Senate Bill 307 is passed by the California Assembly now goes to Gov. Newsom to become law
The California Assembly passed Senate Bill SB 307 today and sent the bill to Governor Newsom for his signature to make it law. The legislation requires new and independent environmental review of the proposed Cadiz Water Project which would sell groundwater from the eastern Mojave Desert to water districts in Orange County. SB 307 protects groundwater vital to the survival of wildlife from Joshua Tree National Park through Mojave Trails National Monument, and up into the Mojave National Preserve, as well as other public lands.
The bill, authored by Senator Richard Roth and passed under the leadership of Assembly Speaker Anthony Rendon, and previously passed by the California Senate, ensures that Cadiz or other groundwater mining projects in the desert, must undergo a thorough state review to prevent adverse impacts.
“By passing SB 307, the California legislature has sent a message to the Trump administration that science matters and will not be ignored when it comes to protecting our national treasures from the reckless Cadiz groundwater mining project,” said David Lamfrom, California Desert and Wildlife Director for the National Parks Conservation Association. “For the first time, Cadiz will be subject to independent scientific review, which will no doubt prove that the numbers previously used by the company just don’t add up. Senator Richard Roth is a desert, national park and water defender for authoring this legislation to ensure that desert groundwater pumping can serve long-term needs of our wild lands, local communities and businesses.”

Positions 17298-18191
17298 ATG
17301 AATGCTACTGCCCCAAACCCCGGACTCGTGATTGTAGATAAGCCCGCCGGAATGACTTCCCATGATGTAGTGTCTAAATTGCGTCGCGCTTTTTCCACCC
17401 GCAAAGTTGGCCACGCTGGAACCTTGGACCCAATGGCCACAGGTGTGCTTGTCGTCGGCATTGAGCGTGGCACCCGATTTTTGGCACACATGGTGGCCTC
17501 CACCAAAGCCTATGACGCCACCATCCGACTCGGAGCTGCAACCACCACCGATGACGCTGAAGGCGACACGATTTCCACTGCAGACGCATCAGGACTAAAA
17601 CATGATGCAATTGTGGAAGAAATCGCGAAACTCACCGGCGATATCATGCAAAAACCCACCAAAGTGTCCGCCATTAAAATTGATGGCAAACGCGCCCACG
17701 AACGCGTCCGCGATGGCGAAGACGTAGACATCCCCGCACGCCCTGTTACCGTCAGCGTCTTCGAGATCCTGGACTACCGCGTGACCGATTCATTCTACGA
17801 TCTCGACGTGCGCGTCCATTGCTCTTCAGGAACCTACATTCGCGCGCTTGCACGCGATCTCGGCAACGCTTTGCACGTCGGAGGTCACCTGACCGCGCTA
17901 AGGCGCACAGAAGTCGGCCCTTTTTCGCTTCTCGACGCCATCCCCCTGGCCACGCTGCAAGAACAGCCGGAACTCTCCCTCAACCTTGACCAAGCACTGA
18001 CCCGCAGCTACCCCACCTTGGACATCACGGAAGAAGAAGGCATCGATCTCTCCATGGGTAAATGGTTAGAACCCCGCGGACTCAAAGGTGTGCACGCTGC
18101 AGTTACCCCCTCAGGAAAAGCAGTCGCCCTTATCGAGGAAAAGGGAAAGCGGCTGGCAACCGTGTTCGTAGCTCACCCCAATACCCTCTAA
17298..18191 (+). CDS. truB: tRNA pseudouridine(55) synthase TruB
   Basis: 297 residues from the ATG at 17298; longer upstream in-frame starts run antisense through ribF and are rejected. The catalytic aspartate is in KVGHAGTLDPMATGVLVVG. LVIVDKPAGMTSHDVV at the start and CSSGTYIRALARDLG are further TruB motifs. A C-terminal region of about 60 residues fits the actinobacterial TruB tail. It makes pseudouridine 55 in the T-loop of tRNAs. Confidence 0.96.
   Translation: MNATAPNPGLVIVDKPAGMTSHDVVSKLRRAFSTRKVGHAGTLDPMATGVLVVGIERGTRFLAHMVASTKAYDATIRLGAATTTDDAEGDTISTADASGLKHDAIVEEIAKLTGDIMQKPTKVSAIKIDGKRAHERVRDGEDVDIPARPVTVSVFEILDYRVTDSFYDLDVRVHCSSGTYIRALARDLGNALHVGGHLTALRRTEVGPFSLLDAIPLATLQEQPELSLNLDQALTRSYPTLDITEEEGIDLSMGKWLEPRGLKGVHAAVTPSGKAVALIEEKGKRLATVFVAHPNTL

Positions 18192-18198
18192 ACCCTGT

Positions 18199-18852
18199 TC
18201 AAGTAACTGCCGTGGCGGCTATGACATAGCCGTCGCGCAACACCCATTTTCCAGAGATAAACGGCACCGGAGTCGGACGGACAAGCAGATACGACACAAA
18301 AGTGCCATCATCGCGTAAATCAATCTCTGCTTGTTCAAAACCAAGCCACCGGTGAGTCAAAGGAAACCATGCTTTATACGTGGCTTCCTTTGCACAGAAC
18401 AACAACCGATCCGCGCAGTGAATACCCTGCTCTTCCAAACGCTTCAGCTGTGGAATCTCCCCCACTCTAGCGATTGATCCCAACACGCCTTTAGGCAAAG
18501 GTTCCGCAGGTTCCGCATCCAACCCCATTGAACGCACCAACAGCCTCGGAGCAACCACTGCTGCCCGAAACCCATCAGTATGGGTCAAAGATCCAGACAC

“The Legislature has made it clear that the era of driving California’s aquifers into overdraft conditions is over and we must manage these aquifers sustainably for the future,” said Kim Delfino, California Program Director for Defenders of Wildlife. “SB 307 is consistent with that policy. This bill will protect our state’s desert lands and fragile wildlife that rely on these lands for their survival, including the desert tortoise and bighorn sheep, by creating a definitive process for the state to assess proposals to export desert groundwater to other areas of the state to ensure that our aquifers remain sustainably managed and our desert lands and wildlife continue to thrive.”
“As an organization that believes in science, we are thrilled to see the legislature pass SB 307 in an effort to protect our desert lands,” said Kate Hoit, Vet Voice Foundation’s California State Director and OIF veteran. “Cadiz Inc. lacks the credible science to demonstrate that its groundwater mining project can move forward without causing significant harm to the environment, communities, and recreational opportunities cherished by veterans. We thank fellow veteran Senator Richard Roth (Major General, Ret.) for leading the way and applaud him on this tremendous victory for veterans.”
(From the National Parks Conservation Association) Key provisions, facts and benefits of the bill:
Protects important federal and state lands, including Mojave National Preserve and Mojave Trails National Monument.
Passage marks the culmination of a multi-year commitment, originally started by Assemblymember Laura Friedman who carried similar legislation in 2017 and 2018.
SB 307 is authored by Senator Richard Roth (Riverside), principal co-authored by Assemblymember Laura Friedman (Glendale) and Senator Anthony Portantino (La Cañada Flintridge), and co-authored by Assemblymembers Ben Allen (Santa Monica), Todd Gloria (San Diego), Marc Levine (Marin County), Luz Rivas (Arleta) and Mark Stone (Monterey Bay)
Requires the State Lands Commission, in consultation with the Department of Fish and Wildlife and Department of Water Resources, to find no adverse impacts from proposed water export projects from this region, such as Cadiz, before groundwater pumping can be authorized.
Provides a 15-24 month timeframe for the review to be completed upon submittal of an application by the project proponent.
Protects a desert national park tourism economy that in 2018 alone generated $436 million dollars in economic output in local communities, created over 4,100 sustainable jobs, and generated over $161 million in labor income.
Reconciles the science. For the first time, Cadiz must undergo environmental review by an entity that is independent and not a project beneficiary.